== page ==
Figure 12: Model domain and topography for SS simulations

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6.3. Results and Discussions


A tropical cyclone is characterized by very low pressure values at the centre with steep gradients within about a hundred kilometers of radius from the inner core of the storm. Pressure gradient reduces away from the inner core region.
(a) Day-l
(b) Day-2 (c) Day-3

(d) Day-4

(e) Day-5

(f) Day-6

Figure 13 (a-f):

Model simulated mean sea level pressure from October 25-30, 1999.

The model simulated mean sea level pressure distribution with many closed isobars and steep gradients very close to the cyclone's centre as shown in (Fig. 13). Table 5 shows the observed and model simulated mean sea level pressure at the centre of the storm from October 26-30, 1999. The numbers in the brackets are the pressure drop from the observed environmental pressure. The observed environmental sea level pressure was 1008 hPa. During the first two days (48 hours) of integration, the model simulated central pressure closely resembling to that of the observations.

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Table 5:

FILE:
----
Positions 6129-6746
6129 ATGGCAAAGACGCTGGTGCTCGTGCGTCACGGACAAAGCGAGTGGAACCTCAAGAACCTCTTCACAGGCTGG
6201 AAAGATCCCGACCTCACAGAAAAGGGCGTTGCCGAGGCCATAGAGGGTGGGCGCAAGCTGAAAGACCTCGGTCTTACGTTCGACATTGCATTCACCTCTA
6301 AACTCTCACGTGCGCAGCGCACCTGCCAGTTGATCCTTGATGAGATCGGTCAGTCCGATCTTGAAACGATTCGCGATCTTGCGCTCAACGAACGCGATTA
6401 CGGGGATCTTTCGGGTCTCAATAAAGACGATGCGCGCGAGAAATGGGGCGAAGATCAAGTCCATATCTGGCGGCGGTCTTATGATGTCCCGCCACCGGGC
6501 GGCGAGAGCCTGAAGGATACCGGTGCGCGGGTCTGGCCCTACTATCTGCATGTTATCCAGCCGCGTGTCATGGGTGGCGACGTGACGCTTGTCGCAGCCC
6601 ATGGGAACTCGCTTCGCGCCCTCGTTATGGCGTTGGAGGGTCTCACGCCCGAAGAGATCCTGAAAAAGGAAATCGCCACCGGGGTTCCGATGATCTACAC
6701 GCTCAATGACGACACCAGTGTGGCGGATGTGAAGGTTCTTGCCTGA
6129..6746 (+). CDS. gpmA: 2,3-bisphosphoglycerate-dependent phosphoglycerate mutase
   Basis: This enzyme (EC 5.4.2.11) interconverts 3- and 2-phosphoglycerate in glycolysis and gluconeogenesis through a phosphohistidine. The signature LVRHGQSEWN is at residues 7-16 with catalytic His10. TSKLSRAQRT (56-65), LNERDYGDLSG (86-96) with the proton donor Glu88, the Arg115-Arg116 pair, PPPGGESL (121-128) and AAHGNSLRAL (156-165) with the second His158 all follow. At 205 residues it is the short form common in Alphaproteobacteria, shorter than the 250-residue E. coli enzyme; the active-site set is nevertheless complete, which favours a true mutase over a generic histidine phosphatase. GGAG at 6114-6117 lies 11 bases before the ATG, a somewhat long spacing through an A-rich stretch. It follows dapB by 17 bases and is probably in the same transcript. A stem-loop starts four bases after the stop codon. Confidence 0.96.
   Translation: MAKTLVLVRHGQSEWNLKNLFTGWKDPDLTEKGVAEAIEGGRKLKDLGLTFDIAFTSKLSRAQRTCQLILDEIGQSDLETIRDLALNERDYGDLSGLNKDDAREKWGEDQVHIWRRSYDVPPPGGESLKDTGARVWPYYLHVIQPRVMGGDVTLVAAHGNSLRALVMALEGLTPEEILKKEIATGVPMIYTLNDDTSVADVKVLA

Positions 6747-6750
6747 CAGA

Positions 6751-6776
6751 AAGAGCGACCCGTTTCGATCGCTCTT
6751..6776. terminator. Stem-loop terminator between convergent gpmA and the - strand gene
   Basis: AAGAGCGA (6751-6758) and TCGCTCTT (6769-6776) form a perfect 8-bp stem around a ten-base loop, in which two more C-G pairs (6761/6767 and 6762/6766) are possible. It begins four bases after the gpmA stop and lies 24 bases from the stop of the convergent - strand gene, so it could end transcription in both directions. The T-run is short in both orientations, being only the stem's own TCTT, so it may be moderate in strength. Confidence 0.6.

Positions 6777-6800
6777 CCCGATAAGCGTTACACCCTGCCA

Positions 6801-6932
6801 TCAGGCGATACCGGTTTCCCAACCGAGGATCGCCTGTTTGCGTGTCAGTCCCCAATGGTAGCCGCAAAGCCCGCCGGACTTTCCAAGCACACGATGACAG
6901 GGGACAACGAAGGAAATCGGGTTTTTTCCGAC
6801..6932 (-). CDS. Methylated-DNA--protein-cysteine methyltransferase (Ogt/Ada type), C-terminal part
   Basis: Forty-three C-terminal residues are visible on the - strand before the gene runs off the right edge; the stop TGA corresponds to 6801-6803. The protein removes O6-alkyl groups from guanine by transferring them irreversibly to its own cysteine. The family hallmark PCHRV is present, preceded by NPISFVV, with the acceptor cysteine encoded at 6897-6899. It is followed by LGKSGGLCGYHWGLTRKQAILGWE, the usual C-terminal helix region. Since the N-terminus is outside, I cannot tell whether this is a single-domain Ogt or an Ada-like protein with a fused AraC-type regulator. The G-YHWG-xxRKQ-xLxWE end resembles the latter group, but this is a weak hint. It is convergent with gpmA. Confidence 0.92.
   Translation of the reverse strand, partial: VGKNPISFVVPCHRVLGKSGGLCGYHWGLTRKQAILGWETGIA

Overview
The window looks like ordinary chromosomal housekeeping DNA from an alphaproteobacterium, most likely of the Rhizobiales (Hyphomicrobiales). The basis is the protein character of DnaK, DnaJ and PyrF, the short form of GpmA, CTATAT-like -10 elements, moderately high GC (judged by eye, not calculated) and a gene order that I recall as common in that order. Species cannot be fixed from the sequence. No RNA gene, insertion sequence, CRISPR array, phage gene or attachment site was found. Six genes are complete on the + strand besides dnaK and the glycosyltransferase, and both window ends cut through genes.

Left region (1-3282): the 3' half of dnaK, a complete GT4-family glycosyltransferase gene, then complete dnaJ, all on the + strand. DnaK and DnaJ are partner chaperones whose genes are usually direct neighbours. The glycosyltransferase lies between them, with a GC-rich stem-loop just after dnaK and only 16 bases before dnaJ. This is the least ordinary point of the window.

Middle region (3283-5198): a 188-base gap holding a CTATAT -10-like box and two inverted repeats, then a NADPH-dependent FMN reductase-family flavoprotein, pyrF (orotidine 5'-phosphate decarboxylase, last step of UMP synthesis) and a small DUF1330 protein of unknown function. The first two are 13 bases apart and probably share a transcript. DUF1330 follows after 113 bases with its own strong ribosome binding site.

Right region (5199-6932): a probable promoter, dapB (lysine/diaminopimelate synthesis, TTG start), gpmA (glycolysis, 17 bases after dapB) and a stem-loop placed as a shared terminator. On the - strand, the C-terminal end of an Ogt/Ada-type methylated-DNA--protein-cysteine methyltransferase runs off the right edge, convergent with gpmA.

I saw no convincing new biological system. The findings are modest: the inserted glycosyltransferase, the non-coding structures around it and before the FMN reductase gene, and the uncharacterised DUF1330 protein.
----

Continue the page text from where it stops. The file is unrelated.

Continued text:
Observed and model simulated mean sea level pressure at the centre of the storm. Observed environmental sea level pressure was 1008 hPa.

x. w. v.

Date 26-10-1999 27-10-1999 28-10-1999 29-10-1999 30-10-1999

Observed MSLP hPa 1000(8)


992(16) 965(43) 912(96) N/A

Simulated MSLP hPa 1002(6) 995(13) 993(15) 992(16) 998(10)

The model simulated surface wind and 24 hour accumulated precipitation in mm as shown in (Fig. 14). The observed super cyclone made its land fall near Orrissa coast between 0430 and 0630 UTC of 29 October, 1999. The observed precipitation is shifted towards right due to the shift in the simulated track of the storm.

Figure 14 (a-f):

Model simulated surface wind and 24 hours accumulated precipitation from October 25-30, 1999.

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Fig.l5 shows a well defined model simulated cyclonic circulation and wind magnitude in knots at 850 hPa from October 26-30, 1999. The lower tropospheric winds in the cyclones are characterized by relatively calm winds (Fig. l3) at the centre, surrounded by very strong winds close to the centre at the radius of maximum winds and thereafter decreasing slowly outwards. The model under estimated the maximum wind magnitude throughout the integration period.
(a) Day-I
(b) Day-2 (c) Day-3

(d) Day-4

(e) Day-5

(f) Day-6

Figure 15 (a-f):

Model simulated wind flow (speed in knots) at 850 hPa from October 25-30, 1999